Thursday, June 26, 2008

Measuring teacher performance

I have been thinking about the problem of how one might use student test results to help measure the performance of teachers. I just want to focus on one small element of the problem. I realize that it is very, very difficult to construct tests that measure the teacher's contribution to the students' ability to think analytically and creatively, or the teacher's motivation of students to embark on a vigorous course of lifelong learning. Indeed, I recognize that providing incentives to teachers who get their students to do well on tests that measure (or mis-measure) only part of the benefits of their courses may well bias their work and diminish the overall performance of the teachers (and students). I even realize how difficult it is to construct tests that effectively measure facts learned and techniques mastered by the students. But I just want to post on the quantitative approach to measuring teacher impact on student achievement.

If you assume that a teacher teachers something between 100 and 150 students in the course of a semester, then test results should provide some information about the teacher's performance. Of course, one should not assume that when students perform well on tests it is because their teachers did their job well that semester. Indeed, very good students from families that value education, in classes filled with equally good peers, who were taught well in previous years by other teachers may do quite well on a test after a semester taught by a very poor teacher.

How about an approach in which each student's test scores are predicted based on that student's previous test results and other variables independent of the current teacher, such as the scores of classmates on previous tests, the socio economic status of parents, and an indicator of the school facility quality. Then the teacher impact might be identified with the distribution of student test scores around their predicted values. Statistical tests could be applied to discover if the teachers students did better or worse on average than expected. Indeed, the distribution could be useful in discovering whether the teacher was favoring good students or students with weak performance, or indeed teaching to the average student and neglecting the needs of those on either end of the continuum.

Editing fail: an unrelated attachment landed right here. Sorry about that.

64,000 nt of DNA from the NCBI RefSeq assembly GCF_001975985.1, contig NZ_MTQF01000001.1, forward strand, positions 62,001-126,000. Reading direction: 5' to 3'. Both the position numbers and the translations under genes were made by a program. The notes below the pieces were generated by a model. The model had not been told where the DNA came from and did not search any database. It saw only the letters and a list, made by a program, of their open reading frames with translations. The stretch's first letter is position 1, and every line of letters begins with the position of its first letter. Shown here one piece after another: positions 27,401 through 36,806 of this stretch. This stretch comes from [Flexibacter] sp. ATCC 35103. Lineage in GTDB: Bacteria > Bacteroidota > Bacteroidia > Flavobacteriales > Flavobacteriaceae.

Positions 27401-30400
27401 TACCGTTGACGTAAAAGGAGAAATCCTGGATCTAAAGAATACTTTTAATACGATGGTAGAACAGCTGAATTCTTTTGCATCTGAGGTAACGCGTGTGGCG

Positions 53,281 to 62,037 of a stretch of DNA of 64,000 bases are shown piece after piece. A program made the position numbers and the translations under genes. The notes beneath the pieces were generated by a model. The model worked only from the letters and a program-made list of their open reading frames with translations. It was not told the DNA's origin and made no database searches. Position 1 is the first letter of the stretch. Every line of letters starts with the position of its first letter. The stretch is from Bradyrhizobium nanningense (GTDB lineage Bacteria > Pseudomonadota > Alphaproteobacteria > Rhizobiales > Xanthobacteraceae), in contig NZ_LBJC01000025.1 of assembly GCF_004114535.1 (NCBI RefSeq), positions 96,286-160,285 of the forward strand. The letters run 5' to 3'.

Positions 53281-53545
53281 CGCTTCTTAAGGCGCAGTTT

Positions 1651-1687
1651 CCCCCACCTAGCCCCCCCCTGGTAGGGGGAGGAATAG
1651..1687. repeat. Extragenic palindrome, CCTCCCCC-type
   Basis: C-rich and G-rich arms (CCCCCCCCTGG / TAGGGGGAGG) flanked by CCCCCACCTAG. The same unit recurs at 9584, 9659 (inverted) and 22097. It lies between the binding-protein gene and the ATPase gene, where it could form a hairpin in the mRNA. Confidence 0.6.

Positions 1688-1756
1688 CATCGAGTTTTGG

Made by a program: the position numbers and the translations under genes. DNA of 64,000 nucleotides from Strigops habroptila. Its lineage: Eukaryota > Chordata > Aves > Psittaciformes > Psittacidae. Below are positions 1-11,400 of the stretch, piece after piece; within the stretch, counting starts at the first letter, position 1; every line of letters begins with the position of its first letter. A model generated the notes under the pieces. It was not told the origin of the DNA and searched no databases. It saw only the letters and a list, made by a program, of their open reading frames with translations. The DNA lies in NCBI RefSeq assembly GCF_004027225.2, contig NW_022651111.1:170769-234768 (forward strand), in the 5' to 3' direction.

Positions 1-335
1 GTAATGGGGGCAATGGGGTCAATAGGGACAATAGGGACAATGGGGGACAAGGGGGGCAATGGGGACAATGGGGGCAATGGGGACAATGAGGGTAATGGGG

My thinking was occasioned by a local story about a school system that is planning to provide bonuses to teachers it judges to have performed well based in part on student test results. In such a scheme, it would seem more fair to reward teachers whose students's results were (statistically) significantly better than expected.

There remain a bunch of issues. What happens if a teachers' students do well in one subject and poorly in another? Should success in bringing weak students up to average performance or success in bringing strong students to even greater success be more rewarded? Is success in mathematics and science worth more than success in civics and history? Indeed, the analysis of these issues might be more important in informing teachers and students about what the system feels to be important than the test based reward system itself.

There is also a psychological effect that comes from teachers knowing that their performance is being measured and that an attempt will be made to reward the best teachers, That effect may be beneficial even if the process of making those awards is faulty. Indeed, if one believes in the use of quantitative techniques to measure student and teacher performance, it makes sense also to use quantitative techniques to measure the value of the system used to reward high-performance teachers. One would hope that the average test results would go up with the system, as compared with previous test results and the results in control schools or national averages.

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